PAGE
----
By way of example, FIGURE 6 illustrates the manner in which support 52 is secured to one end of slat 50, Thus the slat 50 has a countersunk opening 70 therein which receives the head of a bolt 71. Bolt 71 extends through an opening in slat 50 and a cooperating opening in member 52 and is captured on the other side of member 52 by means of an appropriate washer 72 and nut 73 which is threaded onto the end of bolt 71. By appropriately loosening these connections it will be clear that the twisting structure 24 can be rotated to any desired twisting angle with external support structure (not shown) thereafter maintaining the structure in this twisted position with the individual securing means between the supports and the slat being thereafter tightened.

In the foregoing, the invention has been described only in connection with the preferred embodiments thereof. Many variations and modifications of the principles of the invention within the scope of the description herein are obvious. Accordingly, it is preferred to be bound not by the specific disclosure herein, but only by the appending claims.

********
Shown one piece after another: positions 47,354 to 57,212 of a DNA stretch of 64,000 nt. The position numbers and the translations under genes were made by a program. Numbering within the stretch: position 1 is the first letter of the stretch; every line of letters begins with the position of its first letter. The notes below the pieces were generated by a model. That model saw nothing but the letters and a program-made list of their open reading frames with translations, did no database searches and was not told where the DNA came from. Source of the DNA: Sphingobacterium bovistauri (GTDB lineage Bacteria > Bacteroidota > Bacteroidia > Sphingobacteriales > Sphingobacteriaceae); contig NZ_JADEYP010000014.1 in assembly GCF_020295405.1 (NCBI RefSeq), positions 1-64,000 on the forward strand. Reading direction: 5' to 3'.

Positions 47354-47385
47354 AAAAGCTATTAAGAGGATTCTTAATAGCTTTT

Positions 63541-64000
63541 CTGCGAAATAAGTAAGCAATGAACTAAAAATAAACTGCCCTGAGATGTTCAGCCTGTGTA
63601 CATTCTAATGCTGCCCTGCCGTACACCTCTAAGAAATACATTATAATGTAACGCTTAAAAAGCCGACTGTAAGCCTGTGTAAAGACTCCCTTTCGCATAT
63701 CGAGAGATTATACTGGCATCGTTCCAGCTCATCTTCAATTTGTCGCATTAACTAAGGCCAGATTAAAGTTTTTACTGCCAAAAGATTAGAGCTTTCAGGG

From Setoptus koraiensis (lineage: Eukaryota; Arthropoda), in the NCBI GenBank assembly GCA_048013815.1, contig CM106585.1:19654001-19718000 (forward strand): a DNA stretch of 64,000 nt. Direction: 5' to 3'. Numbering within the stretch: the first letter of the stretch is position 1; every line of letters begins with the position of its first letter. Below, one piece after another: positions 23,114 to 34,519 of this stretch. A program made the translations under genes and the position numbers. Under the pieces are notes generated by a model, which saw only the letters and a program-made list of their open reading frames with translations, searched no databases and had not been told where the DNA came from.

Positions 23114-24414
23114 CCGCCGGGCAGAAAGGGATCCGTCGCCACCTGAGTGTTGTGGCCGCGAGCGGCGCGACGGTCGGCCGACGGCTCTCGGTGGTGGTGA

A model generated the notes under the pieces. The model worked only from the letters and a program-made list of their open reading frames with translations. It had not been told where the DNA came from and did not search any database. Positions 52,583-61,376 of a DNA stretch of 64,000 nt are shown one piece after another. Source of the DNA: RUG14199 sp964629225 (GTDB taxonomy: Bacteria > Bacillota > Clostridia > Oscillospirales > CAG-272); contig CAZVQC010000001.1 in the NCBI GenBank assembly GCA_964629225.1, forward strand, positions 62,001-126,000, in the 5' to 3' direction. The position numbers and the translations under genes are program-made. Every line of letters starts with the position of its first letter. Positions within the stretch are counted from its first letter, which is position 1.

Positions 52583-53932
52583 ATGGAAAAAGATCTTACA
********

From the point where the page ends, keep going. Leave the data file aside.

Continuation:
What is claimed is:

1. The method of manufacturing a polyolefin bag which includes the steps of drawing a tube of polyolefin material, flattening said tube on a first and second crease line, reinflating said tube, and reflattening said tube on crease lines removed from said first and second crease lines.